• had taken place over a period of six years.
• had involved the making of indecent photographs and videos of the most serious category, category A
• had involved vulnerable children, some as young as six years of age
• had not been balanced with any evidence of insight, remorse or remediation
19. The Panel found by way of mitigation that the Registrant
• had admitted his behaviour in his police interviews, in his appearance at the Crown Court and in his HCPC Proforma
• had been of previous good character
20. In view of the seriousness of the case, the Panel concluded that to take no further action or to impose a caution order would not maintain public confidence in the profession and in the regulatory process.
21. The Panel concluded that conditions of practice would be insufficient in light of the seriousness of the allegation, and would be unworkable in light of the nature of the allegation.
22. The Panel gave consideration to a suspension order. The Panel concluded that such an order would be insufficient because the offences were so serious that a suspension order would fail to maintain public confidence in the profession and in the regulatory process. Furthermore, the Registrant had been made subject to a Sexual Harm Prevention Order for 5 years, commencing on 13 May 2016, and the Panel concluded that to allow the Registrant to remain on the HCPC register whilst he remained subject to registration as a sex offender would be incompatible with the HCPC’s obligation to protect the public.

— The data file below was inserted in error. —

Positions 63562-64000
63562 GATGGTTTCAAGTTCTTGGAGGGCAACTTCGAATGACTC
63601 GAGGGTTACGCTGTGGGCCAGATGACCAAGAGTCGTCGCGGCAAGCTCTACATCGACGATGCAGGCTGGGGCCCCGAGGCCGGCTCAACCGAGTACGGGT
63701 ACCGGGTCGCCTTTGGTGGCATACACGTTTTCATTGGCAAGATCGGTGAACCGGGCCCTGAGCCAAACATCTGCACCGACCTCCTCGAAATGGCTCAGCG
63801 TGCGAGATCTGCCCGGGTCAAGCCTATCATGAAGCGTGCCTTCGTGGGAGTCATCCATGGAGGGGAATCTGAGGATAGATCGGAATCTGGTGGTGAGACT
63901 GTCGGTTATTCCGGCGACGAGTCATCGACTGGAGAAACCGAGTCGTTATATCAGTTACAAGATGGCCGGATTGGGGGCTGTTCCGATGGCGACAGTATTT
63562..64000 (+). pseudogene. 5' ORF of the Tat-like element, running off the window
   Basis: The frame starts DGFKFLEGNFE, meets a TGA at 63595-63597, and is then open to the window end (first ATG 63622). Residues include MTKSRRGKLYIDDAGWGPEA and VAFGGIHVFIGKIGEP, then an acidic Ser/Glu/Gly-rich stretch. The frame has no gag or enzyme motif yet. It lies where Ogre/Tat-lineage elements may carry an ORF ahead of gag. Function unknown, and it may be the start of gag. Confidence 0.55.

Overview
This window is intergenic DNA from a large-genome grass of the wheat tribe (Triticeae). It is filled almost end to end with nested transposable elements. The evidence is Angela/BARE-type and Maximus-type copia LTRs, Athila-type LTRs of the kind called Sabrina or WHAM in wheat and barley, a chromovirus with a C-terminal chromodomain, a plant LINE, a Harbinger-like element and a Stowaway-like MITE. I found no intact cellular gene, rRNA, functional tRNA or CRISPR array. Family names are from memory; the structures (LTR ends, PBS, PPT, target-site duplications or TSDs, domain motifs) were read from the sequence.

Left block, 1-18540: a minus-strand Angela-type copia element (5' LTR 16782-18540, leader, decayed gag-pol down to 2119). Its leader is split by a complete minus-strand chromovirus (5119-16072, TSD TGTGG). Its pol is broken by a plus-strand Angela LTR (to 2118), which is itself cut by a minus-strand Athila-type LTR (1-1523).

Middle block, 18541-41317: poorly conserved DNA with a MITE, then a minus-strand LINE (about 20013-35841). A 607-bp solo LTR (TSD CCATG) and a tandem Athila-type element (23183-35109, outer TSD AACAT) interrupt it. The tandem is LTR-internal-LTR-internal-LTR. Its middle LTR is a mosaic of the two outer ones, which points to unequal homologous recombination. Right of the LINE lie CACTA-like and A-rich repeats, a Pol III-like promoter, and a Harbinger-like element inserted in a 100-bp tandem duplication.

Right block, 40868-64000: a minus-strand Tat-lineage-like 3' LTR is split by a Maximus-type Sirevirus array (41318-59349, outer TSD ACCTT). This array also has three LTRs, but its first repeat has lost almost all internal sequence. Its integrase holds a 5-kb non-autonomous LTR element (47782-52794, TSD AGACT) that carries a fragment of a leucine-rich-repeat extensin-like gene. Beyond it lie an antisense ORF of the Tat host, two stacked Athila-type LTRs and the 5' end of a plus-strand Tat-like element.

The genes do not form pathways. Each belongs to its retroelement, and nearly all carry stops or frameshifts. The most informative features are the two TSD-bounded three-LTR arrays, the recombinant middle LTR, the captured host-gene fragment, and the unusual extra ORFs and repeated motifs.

23. In those circumstances the Panel concluded that a striking off order was the only appropriate order. Such an order was necessary due to the seriousness of the convictions which had led to a sentence of imprisonment, albeit suspended, for behaviour that had involved vulnerable children and the making of the highest category of indecent photographs or pseudo-photographs. Furthermore, the suspended sentence of 2 years from May 2016 is still in effect. The Panel understood that a striking off order was the most serious of all sanctions. However, the Panel had received no reassurance that the Registrant would not repeat the behaviour that led to the convictions and the Panel concluded that there remained a risk that he would reoffend. This was of concern to the Panel as the Registrant’s work as a Operating Department Practitioner had provided the Registrant with access to vulnerable children. Further, the Panel concluded that any lesser sanction would undermine confidence in the profession and the regulatory process.
History of Hearings for Brian Ellis
|Date||Panel||Hearing type||Outcomes / Status|
|24/04/2017||Conduct and Competence Committee||Final Hearing||Struck off|
|28/03/2017||Conduct and Competence Committee||Interim Order Review||Interim Suspension|
|06/01/2017||Conduct and Competence Committee||Interim Order Review||Interim Suspension|
|17/10/2016||Conduct and Competence Committee||Interim Order Review||Interim Suspension|
|22/04/2016||Investigating committee||Interim Order Application||Interim Suspension|